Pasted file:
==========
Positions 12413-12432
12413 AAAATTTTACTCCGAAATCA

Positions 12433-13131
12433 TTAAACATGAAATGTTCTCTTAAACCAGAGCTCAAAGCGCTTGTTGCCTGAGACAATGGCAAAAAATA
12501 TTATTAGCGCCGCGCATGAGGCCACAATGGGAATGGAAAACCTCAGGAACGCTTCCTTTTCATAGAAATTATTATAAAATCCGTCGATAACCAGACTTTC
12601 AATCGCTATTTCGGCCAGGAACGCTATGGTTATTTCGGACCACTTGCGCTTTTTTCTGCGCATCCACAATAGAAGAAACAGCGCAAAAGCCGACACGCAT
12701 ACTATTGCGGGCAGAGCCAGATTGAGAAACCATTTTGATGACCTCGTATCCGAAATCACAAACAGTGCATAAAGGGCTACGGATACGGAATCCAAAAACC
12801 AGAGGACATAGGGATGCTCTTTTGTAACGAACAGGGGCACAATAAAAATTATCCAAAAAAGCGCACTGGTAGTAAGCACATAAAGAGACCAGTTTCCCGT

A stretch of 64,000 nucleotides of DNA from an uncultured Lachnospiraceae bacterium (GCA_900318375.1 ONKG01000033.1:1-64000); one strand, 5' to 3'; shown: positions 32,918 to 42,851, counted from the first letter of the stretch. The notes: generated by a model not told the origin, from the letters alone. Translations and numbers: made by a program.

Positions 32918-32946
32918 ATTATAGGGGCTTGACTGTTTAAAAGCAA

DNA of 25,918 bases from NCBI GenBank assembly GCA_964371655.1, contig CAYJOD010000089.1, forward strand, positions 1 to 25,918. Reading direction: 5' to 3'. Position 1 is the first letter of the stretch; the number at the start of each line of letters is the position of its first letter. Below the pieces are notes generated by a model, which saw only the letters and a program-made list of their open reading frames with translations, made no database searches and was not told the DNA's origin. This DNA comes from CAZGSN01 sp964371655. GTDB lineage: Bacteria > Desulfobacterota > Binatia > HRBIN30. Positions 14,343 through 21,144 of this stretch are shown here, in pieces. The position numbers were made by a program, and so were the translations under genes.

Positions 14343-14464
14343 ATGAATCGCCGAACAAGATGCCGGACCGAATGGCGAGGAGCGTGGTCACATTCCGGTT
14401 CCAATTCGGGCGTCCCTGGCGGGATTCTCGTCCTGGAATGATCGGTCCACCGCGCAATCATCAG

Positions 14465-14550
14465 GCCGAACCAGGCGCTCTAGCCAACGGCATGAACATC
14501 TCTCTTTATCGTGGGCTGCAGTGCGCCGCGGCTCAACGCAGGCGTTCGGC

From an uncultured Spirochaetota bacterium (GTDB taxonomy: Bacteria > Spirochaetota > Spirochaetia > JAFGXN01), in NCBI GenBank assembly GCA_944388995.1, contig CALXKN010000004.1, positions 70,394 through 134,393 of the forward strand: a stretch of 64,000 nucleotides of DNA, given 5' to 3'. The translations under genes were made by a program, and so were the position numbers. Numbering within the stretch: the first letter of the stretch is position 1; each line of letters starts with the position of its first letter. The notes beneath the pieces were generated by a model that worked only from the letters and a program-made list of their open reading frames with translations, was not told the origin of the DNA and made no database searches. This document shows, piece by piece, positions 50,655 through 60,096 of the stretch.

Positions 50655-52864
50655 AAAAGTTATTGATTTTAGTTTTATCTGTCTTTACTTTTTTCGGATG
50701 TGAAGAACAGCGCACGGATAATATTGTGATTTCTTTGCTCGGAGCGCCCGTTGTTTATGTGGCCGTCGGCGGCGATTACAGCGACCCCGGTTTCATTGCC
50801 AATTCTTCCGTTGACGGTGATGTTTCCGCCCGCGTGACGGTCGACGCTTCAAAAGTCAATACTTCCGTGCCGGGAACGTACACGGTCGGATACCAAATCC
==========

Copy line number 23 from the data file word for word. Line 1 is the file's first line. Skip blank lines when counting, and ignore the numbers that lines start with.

50801 AATTCTTCCGTTGACGGTGATGTTTCCGCCCGCGTGACGGTCGACGCTTCAAAAGTCAATACTTCCGTGCCGGGAACGTACACGGTCGGATACCAAATCC